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Court Preparation for Children

The National Child Protection Training Center has released to the public a previous issue of its newsletter, CenterPiece, that explores the effectiveness of preparation programs for children in dependency court. The newsletter was funded through an OJJDP grant, is free, and is available online at www.ncptc.org.

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Improving Juvenile Justice System for Girls

The Georgetown Center on Poverty, Inequality and Public Policy has released Improving the Juvenile Justice System for Girls: Lessons From the States. The report reviews the literature documenting girls’ pathways into the juvenile justice system; examines recent gender-responsive, trauma-informed reform efforts; highlights reform efforts in three jurisdictions; and concludes with recommendations for future efforts at the local, state, and federal levels. This report is a product of the policy series, Marginalized Girls: Creating Pathways to Opportunity hosted by the center in partnership with The National Crittenton Foundation and the Human Rights Project for Girls.

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Helping Incarcerated Parents

Incarcerated parents in federal facilities owe an average of $24,000 in child support. Read how child support program collaborations are helping these parents meet their obligations in a new OCSE fact sheet, Child Support Collaboration with Federal Criminal Justice Agencies, available at www.acf.hhs.gov/programs/css/resource/child-support-collaboration-with-federal-criminal-justice-agencies.

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BJS Study

The Bureau of Justice Statistics (BJS) has released Pretrial Release and Misconduct in Federal District Courts, 2008–2010 (NCJ 239243). The report, which presents findings on pretrial release and misconduct among defendants in federal district courts for the combined fiscal years 2008, 2009, and 2010, is available at www.ncjrs.gov/bjsreleases/prmfd0810.htm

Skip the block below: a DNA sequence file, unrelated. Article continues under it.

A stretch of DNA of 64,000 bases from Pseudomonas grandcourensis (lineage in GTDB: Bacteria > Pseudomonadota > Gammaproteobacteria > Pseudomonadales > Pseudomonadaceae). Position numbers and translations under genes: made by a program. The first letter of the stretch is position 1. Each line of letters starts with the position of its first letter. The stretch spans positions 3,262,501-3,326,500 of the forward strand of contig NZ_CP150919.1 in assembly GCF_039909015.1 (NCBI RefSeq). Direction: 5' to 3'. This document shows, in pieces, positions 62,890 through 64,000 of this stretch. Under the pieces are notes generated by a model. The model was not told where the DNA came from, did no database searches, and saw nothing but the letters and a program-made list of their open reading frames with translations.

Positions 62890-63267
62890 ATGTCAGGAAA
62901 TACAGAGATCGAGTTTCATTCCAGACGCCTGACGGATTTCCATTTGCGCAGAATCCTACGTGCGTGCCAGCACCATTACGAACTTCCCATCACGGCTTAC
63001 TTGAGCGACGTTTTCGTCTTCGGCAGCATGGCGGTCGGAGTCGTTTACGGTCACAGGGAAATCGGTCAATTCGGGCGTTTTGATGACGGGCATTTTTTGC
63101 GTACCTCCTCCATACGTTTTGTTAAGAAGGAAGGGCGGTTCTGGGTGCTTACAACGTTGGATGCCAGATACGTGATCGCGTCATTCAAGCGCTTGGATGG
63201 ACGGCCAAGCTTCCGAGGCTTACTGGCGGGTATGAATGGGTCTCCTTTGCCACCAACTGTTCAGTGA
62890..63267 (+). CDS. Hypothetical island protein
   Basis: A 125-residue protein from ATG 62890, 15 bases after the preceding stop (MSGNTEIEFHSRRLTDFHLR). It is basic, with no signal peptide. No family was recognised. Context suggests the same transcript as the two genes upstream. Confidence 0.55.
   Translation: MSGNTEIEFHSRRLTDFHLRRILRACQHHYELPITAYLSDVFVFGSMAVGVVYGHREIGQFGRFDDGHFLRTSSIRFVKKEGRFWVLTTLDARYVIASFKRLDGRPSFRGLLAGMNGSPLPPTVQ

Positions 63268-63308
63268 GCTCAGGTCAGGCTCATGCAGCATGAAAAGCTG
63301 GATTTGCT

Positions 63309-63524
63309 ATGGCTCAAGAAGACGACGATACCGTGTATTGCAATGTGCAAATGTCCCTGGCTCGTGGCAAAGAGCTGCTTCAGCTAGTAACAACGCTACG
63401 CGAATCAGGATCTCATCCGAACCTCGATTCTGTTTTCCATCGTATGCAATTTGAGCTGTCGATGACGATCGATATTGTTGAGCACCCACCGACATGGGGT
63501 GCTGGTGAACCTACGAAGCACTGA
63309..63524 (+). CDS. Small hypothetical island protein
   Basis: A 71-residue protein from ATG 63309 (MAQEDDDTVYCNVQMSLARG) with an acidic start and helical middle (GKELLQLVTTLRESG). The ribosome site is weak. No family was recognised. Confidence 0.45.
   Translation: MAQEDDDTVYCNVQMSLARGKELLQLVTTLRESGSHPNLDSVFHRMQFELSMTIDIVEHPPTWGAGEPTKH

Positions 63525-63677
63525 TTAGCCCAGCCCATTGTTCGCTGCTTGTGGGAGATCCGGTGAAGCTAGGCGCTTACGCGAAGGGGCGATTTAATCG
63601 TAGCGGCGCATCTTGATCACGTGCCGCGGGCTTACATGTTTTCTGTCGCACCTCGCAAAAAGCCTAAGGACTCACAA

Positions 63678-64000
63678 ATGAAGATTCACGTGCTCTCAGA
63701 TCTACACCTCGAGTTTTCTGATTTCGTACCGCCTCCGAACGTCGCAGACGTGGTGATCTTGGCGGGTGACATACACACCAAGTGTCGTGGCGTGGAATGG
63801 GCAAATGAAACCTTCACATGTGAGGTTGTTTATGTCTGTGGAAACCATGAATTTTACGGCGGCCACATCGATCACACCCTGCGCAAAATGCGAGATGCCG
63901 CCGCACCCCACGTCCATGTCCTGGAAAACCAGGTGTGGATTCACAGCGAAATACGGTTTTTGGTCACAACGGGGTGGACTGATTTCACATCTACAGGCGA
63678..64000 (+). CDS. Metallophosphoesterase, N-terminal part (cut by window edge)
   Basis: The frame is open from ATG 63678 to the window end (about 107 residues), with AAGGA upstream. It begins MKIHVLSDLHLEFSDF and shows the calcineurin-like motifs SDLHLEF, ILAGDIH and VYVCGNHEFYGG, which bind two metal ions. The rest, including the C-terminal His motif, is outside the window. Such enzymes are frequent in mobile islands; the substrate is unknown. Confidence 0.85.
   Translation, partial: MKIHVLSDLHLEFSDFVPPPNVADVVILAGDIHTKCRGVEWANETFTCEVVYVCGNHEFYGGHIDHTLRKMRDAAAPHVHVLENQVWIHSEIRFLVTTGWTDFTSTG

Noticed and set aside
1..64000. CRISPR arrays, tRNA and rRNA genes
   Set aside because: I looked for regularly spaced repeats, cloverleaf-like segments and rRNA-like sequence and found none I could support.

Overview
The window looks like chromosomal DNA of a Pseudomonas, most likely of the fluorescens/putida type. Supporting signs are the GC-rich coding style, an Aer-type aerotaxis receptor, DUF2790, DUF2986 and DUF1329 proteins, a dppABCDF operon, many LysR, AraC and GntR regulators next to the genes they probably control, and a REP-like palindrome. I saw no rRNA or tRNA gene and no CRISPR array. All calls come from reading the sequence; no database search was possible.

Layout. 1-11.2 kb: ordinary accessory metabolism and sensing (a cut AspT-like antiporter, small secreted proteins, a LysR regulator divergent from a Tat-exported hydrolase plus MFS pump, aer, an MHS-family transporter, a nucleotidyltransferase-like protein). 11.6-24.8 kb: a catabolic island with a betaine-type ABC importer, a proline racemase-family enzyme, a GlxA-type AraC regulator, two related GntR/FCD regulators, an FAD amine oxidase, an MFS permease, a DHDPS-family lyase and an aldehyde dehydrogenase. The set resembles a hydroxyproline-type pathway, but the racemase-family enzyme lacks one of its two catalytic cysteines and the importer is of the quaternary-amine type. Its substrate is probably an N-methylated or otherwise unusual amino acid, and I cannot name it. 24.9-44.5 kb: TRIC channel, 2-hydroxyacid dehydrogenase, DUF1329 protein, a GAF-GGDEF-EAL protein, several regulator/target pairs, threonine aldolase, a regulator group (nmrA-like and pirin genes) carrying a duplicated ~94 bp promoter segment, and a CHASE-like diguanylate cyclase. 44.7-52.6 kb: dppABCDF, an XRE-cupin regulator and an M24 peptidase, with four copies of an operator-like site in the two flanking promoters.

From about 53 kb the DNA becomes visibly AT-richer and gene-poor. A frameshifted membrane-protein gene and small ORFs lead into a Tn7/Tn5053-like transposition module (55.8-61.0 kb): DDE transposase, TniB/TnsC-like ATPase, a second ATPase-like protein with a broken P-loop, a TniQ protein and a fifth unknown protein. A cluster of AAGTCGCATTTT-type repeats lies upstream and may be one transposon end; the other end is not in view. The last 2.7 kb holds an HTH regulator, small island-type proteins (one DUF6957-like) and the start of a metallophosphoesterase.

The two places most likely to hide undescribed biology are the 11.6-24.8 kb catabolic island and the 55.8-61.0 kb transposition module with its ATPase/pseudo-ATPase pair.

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Transition from Jail to Community Initiative

In 2007, the National Institute of Corrections (NIC) partnered with the Urban Institute (UI) to develop and test an innovative, comprehensive model for effective jail-to-community transition. The resulting model and Transition from Jail to Community (TJC) Initiative advances systems-level change and local reentry through collaborative, coordinated jail-community partnerships. Enhanced public safety, reduced recidivism, and improved reintegration are overarching goals. Six communities tested the TJC model. This report examines the six sites’ TJC implementation experiences and presents findings from the cross-site systems change evaluation. The latter suggests that the TJC model is a viable and promising approach to jail transition.

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Transferring Juveniles to Adult Court

OJJDP has released Transfer of Adolescents to Adult Court: Effects of a Broad Policy in One Court. The bulletin examines the effects of transfer from juvenile court to adult court on a sample of serious adolescent offenders. The authors also discuss the implications of the findings for future changes in transfer statutes. The findings are the result of the OJJDP co-sponsored Pathways to Desistance study, which investigates factors that lead serious juvenile offenders to cease or continue offending.